10. Hello Lydia, hello Sarah! I say mind, body and pet connection!! Pets are proven to lower stress and blood pressure. That's my contribution to this post! Yay! Take care

  11. Ha! It all makes sense to me as I sit here in my slothdom, feet up, fingers tapping. I have an excuse--minor soft-tissue tear in leg from. . . wait for it. . .exercising, grrr, that has sidelined me for weeks. You never appreciate how important that oxygen flowing through your body to your brain is until it's not so accessible!

  12. Hi Lydia and Sarah! I know I don't exercise as much as I should. Worse, I always feel and think better on the days I *do* exercise.

    Hm. It's nice out this morning. Time for a long walk!

  13. That is a great point.
    Off for a jog! (Ok, a walk. Whatever.)

  14. Angela--it is fascinating, isn't it?

    Karen--me too!

    LC, sorry for the lecture! But you're right about the writing part. :)

    Old Kitty--so true! That needs a dedicated post by itself!

    Linda--so true!

    Deb--enjoy your walk!

    Kristen--walk or run, either way it's all good. :)

  15. Fun post, with a some great points made. Since I resemble the End/Rear-end remark, I'll make more of an effort to get out of my chair and onto my feet. And I guess I better stay out of the Halloween candy, too. :)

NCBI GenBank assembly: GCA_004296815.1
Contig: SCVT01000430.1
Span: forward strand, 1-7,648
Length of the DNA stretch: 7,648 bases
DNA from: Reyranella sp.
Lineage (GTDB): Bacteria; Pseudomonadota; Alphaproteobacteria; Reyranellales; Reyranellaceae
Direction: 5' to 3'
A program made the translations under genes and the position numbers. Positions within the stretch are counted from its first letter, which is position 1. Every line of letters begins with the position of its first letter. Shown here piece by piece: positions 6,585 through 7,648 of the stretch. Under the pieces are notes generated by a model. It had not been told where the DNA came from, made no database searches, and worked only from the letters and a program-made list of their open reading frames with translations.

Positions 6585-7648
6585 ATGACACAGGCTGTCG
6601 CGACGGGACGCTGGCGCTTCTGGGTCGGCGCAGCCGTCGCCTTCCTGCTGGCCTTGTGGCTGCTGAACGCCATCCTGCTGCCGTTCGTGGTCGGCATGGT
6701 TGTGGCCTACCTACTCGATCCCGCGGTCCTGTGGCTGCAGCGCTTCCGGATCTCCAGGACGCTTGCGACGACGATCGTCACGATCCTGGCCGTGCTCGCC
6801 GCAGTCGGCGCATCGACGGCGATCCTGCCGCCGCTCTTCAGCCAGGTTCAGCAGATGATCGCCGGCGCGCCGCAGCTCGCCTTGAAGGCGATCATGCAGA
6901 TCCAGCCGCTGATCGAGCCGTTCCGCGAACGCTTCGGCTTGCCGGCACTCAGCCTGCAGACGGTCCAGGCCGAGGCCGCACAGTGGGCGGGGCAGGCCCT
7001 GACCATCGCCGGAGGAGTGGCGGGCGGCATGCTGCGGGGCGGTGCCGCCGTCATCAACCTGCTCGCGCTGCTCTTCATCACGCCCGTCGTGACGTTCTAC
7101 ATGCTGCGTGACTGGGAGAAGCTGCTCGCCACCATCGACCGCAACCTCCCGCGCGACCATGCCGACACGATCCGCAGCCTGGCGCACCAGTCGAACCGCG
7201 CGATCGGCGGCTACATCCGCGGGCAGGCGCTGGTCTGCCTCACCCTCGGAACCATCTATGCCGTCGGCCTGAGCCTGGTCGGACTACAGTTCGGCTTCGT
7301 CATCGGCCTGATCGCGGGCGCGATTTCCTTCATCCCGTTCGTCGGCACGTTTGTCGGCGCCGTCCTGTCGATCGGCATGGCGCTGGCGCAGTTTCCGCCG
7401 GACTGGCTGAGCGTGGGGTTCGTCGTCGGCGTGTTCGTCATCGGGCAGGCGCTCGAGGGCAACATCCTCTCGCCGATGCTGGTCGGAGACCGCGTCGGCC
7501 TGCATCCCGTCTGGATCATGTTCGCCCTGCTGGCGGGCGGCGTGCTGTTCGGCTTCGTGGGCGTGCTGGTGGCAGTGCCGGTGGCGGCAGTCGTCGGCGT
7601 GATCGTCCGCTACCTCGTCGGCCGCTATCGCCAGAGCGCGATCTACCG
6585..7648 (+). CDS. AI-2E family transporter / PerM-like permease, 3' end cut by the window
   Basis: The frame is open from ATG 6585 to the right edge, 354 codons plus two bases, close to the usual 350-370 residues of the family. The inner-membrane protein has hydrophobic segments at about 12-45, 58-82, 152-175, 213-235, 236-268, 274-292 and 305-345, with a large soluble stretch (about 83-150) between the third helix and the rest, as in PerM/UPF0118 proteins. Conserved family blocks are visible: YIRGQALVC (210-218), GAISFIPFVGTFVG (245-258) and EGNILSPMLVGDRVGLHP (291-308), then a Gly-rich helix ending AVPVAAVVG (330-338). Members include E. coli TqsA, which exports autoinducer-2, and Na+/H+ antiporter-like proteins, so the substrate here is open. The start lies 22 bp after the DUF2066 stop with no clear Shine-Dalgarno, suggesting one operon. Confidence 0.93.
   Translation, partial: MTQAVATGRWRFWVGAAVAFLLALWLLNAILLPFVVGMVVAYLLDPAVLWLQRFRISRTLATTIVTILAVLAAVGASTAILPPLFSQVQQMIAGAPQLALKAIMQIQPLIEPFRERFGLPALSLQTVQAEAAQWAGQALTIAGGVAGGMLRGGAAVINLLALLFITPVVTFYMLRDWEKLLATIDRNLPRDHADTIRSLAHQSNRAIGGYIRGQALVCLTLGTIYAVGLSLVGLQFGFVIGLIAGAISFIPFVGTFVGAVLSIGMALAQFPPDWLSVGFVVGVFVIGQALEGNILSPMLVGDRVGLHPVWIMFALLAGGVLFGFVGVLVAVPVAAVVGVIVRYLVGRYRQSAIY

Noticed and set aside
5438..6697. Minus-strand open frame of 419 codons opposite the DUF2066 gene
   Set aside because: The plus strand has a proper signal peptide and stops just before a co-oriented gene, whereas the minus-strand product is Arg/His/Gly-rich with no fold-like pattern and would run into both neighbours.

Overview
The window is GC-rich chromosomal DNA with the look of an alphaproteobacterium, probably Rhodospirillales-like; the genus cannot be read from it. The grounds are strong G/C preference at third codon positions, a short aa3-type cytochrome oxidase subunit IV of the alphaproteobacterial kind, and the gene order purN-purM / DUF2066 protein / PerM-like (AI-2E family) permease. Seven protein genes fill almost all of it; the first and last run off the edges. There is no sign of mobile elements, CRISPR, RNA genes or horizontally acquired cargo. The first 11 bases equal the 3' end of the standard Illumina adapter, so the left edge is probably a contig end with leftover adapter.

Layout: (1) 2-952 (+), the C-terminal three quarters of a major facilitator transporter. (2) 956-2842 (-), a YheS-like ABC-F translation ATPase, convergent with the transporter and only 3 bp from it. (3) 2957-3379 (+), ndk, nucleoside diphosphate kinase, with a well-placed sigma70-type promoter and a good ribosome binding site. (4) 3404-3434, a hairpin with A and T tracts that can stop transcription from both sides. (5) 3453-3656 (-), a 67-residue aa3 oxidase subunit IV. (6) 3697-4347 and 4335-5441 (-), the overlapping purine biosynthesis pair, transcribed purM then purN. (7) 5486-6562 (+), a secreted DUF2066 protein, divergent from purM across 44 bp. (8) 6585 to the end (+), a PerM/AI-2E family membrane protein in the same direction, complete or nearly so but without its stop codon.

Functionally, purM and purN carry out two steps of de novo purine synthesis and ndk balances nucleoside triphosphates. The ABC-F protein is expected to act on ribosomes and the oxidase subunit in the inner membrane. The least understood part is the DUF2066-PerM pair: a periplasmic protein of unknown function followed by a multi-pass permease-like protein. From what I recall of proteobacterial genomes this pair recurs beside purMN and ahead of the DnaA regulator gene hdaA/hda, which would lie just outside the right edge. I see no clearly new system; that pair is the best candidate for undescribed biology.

16. Love this post. Exercise really does make a huge, positive difference in my writing life. Sometimes it's a challenge to make the time for that exercise, but in the end (whether that be The End or ye ol' booty), making the time is a wise move. P.S. Yoga is great for getting those writing kinks out of the body. Just sayin'.

  17. Argh! I'm busted! I haven't been to the gym lately 'cause I've been sprinting (does this count?) to finish my WIP by this week.

    Sorry, Dr. Lydia. Will run tomorrow. :DDDD

    Sarah, I've got an award for you 'cause you are brilliant, my dear!

  18. Great post! I went for a walk this morning and solved my problem with chapter three.

  19. Writing or not, I still work out four days a week!

  20. Great points, Lydia! Time for me to go mindlessly work through a cardio routine while I plot. ;)

  21. Oh dear, I didn't know you were going to make me think of MY booty (the ever-spreading variety). Guess I'll go take a walk now.

  22. Well, you've given me another push to get myself out walking more...and I always write better when I return!

  23. I actually do my best brainstorming when I'm running. Although I've been known to come up with some great stuff fueled by Oreos, too. But the running is better for me.